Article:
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Keys to a membership survey.

When we talk about quality in association management, we define success as meeting or surpassing our members' expectations. As a tool to discover those expectations, surveys are quite useful--they are always revealing and sometimes quite eye-opening.

For example, from the survey we'll analyze in this article, the National Speakers Association, Tempe, Arizona, was surprised to learn that an overwhelming number of members wanted NSA to establish minimum membership criteria--even though many themselves might not qualify.

NSA also discovered that what appeared to be considerable demand for voice mail service actually represented only a few loud voices. Survey data help confirm perceived needs and can represent the views of less vocal members.

Respondents ranked professional development as the most important issue for NSA to address over the next five years. NSA is taking a hard look at how to accomplish this objective through its monthly audiotape series, annual convention, educational meetings, Professional Speaker magazine, and research services.

The message NSA hears is clear: Just as members must deliver quality in their pursuits, associations must deliver value to retain current members, attract new members, and flourish in any economy.

Surveys are not panaceas; they have limitations. They take time, money, and knowledgeable planning and effort. NSA foresaw changes in the industry and needed more information to prepare for them. NSA 1991-1992 President Edward E. Scannell, 1991-1992 President-Elect Al Walker, and Executive Vice President Barbara Nivala, CAE, realized that a formal long-range strategic plan also required accurate member data. With the support of the board and assistance provided by my research and statistical expertise, NSA set out to conduct a member survey in 1992. The steps NSA followed in that process can be adapted for use by any association.

Determine information needs

To get the project started, NSA's executive vice president and president-elect provided important background, including

* a verbal description of NSA operations;

* a verbal description of the issues and problems NSA needed to consider;

* the kinds of information that would resolve these problems;

* the potential value, risk, and opportunity this information would provide;

* specific time requirements; and

* resource allocation for my time and for the production, printing, mailing, tabulation, and analysis of the survey responses.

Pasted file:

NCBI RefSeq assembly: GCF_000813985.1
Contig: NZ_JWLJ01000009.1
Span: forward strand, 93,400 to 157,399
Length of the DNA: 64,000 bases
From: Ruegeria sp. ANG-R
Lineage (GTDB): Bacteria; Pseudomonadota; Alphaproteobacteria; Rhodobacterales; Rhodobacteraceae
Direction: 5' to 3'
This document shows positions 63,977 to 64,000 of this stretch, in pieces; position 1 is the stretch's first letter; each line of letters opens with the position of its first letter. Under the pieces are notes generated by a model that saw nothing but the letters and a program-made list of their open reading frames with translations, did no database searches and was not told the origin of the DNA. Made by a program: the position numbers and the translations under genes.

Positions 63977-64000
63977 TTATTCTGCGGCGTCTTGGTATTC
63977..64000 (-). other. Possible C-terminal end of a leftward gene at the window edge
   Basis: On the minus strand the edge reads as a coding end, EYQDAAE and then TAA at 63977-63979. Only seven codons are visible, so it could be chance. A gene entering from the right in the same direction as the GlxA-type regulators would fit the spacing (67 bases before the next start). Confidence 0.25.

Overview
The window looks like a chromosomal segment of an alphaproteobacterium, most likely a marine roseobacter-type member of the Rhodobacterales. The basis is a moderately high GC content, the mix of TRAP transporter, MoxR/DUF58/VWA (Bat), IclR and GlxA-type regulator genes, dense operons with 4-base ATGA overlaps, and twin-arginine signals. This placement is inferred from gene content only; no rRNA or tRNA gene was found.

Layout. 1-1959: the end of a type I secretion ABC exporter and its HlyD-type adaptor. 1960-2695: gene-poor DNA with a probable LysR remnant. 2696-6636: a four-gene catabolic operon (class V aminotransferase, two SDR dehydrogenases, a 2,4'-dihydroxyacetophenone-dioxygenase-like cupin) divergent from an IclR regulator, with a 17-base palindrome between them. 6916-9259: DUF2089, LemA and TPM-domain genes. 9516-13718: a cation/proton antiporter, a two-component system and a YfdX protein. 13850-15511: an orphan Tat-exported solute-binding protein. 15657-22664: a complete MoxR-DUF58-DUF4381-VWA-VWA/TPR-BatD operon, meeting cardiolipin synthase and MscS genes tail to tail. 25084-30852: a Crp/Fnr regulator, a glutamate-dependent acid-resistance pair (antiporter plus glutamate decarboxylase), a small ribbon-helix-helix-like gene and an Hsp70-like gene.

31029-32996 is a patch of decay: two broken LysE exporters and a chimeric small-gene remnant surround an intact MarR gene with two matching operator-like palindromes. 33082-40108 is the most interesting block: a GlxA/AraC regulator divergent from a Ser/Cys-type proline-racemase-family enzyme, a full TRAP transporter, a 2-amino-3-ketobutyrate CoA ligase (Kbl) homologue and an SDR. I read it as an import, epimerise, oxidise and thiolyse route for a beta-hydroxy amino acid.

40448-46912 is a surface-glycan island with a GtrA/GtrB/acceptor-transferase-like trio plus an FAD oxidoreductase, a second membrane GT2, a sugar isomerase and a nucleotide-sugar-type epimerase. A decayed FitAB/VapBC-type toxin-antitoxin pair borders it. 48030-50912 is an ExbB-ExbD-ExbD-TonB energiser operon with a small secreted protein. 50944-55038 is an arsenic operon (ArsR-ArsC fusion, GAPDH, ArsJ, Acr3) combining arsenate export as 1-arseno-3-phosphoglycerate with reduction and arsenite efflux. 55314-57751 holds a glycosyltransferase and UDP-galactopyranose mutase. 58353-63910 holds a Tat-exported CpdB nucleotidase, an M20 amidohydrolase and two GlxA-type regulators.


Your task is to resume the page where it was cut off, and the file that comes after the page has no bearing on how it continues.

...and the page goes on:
The executive vice president, president-elect, and I carried out this first step--including informal discussions with the board of directors--in about three weeks. Our overall time frame was tight, since NSA wanted to present the results at the annual meeting. From initial go-ahead to final results took us less than four months; six months is a much more comfortable estimate for most surveys.

Based on the preliminary information we collected, we developed four primary objectives (see sidebar, "Meeting Our Objectives"). These objectives became the cornerstone around which we designed the survey. With the objectives defined, we decided that NSA's strategic planning committee, chaired by the president-elect, was best suited to give further input. (We'll look at that input when we talk about designing the survey.)

Design your sample

The sample is the group to which you administer your survey. You have a number of questions to answer about two basic surveying issues: sampling method and sample size.

Sampling method. Associations often use either full population or random sampling. The size of NSA's membership--3,100 professional speakers--made it

feasible to include the entire population in the survey, which has the advantage of being most accurate. When you include only a fraction of a population in the survey sample, you risk creating errors in the data. If we had chosen to survey only members who had called in the last six months, for example, we might have under-represented people who don't care for voice mail.

If surveying only a segment of the entire population is feasible, you must ensure that the segment you select is truly representative of the whole membership. Choosing a random sample makes that possible.

Note that random does not mean arbitrary. An arbitrary sampling can introduce tremendous error. Check a book on statistical methods in your local library for simple directions and a random number table to choose a random sample.

Sample size. If you determine that surveying the entire membership is not feasible, then survey enough people so that you receive at least 100 responses. A response of 100 ensures statistical significance. The closer the sample size to the membership size, the more accurate the survey will be. Choose the largest sample possible within your time and budget limitations.

Time, budget, and analysis requirements determine sample size. Simply put, the more responses you have, the more accurate your data are; more sophisticated statistical tests are most reliable when we use a lot of responses. However, processing more data can be costly (see the section on layout and printing), and running additional tests takes more time. When determining an ideal survey sample size, consider how many questions you'll be asking, how many responses you expect to receive, and how many relationships among the data you want to test.

NSA had always received a high response from mail surveys, and it had a greater than 30 percent response on this one. One thousand people times about 200 possible survey responses meant a potential 200,000 pieces of data to input into the computer. Since the association wanted to have the research report completed by the annual convention, we printed the survey in a format that could be electronically scanned. This enabled us to have response data scanned onto a computer disk in a couple of hours, rather than spend several weeks on manual input, and also helped eliminate human error.

A final consideration regarding sample size and survey design is the statistical software that will be used to analyze the survey results. For the NSA project, all statistical processes and analyses were performed in-house. Our software allowed a virtually unlimited sample size but did require us to rearrange survey data for calculating some relationships. Software that is now available has removed this requirement and will make future processing much faster.